"Our children are the ones who are victims. Teens today looking in the mirror feel doubt and insecurity. Mark Zuckerberg ought to be looking at himself in the mirror," Blumenthal said, adding that Zuckerberg instead was going sailing.

Haugen, a former product manager on Facebook's civic misinformation team who has turned whistleblower, said Facebook has sought to keep its operations confidential.

"Today, no regulator has a menu of solutions for how to fix Facebook, because Facebook didn't want them to know enough about what's causing the problems. Otherwise, there wouldn't have been need for a whistleblower," she said.

Over 200,000 French clergy abuse victims. 

An investigation into sexual abuse in the French Catholic Church has found that an estimated 216,000 children were victims of abuse by clergy since 1950, says Jean-Marc Sauve, head of the commission that compiled the report.

The revelations in France are the latest to rock the Roman Catholic Church, after a series of sexual abuse scandals around the world, often involving children, over the past 20 years.

The abuse was systemic, Sauve said at a public, online presentation of the report, adding that the Church had shown "deep, total and even cruel indifference for years," protecting itself rather than the victims.

The Church not only did not take the necessary measures to prevent abuse but also turned a blind eye, failing to report abuse and sometimes knowingly putting children in touch with predators, he said on Tuesday.

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Speaking just after Sauve at the presentation of the report, the archbishop of Reims and head of the French conference of bishops, Eric de Moulins-Beaufort, spoke of shame, asked for forgiveness and promised to act.

The commission was established by Catholic bishops in France at the end of 2018 to shed light on abuses and restore public confidence in the Church at a time of dwindling congregations. It has worked independently from the Church.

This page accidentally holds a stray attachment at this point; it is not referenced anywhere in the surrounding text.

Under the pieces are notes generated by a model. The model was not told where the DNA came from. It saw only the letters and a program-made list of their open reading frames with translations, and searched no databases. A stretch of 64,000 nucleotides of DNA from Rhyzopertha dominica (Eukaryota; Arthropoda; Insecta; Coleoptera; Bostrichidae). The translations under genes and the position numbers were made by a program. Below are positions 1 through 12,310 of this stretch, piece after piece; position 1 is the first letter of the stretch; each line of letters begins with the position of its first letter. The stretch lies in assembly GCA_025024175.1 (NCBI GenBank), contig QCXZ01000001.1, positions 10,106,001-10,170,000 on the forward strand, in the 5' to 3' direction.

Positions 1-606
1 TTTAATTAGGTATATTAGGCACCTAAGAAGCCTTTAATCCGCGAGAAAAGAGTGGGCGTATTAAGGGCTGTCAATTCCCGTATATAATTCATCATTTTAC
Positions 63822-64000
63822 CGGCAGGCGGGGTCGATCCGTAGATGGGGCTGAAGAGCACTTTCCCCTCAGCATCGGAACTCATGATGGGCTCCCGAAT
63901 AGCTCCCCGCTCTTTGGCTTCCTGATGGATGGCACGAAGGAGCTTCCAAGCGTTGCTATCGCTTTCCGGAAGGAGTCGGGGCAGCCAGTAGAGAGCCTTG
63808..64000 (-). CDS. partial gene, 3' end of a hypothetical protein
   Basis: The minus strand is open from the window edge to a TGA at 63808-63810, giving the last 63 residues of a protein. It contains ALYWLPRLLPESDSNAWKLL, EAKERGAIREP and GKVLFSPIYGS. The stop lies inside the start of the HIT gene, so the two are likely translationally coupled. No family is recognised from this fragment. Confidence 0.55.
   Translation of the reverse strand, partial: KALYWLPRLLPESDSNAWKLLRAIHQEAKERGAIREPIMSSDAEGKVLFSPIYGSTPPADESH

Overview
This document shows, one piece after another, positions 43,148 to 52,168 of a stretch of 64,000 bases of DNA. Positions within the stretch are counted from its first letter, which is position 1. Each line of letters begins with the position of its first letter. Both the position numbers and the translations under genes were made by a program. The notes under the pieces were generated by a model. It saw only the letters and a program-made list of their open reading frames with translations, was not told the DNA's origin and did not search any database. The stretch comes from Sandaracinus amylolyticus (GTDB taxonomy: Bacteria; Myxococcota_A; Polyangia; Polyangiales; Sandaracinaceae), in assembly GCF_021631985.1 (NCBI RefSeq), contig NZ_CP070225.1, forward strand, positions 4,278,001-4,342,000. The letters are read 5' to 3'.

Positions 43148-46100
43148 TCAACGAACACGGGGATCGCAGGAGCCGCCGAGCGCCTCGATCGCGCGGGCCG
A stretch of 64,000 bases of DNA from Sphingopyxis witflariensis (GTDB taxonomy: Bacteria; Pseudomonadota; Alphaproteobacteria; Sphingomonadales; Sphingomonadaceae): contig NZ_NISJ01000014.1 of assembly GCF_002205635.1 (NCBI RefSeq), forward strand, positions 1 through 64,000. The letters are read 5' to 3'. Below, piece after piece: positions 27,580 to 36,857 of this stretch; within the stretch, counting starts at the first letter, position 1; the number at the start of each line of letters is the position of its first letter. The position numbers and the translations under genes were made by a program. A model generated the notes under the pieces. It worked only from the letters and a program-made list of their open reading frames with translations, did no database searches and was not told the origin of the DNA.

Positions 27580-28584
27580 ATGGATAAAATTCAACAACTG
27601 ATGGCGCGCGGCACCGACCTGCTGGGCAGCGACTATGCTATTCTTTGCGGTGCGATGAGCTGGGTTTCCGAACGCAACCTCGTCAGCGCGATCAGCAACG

Sauve said the commission itself had identified around 2700 victims through a call for testimony, and thousands more had been found in archives. But a wide-ranging study by research and polling groups estimated that there had been around 216,000 victims, and the number could rise to 330,000 when including abuse by lay members.

There have been around 2900-3200 suspected pedophiles in the French Church over the last 70 years, Sauve said.

Around the world.

- Japanese-born American Syukuro Manabe, German Klaus Hasselmann and Italian Giorgio Parisi have won the 2021 Nobel Prize for Physics for work that helps understand complex physical systems such as Earth's changing climate.

- Military personnel have begun driving tankers to deliver fuel in Britain to ease an acute trucker shortage. 

- Russian cosmonauts, a movie director and an actress have taken off for the International Space Station to shoot the first movie in space.

- With AAP

Feature image:  Michael M. Santiago/Getty/Joel Carrett/Matt McClain-Pool/Getty.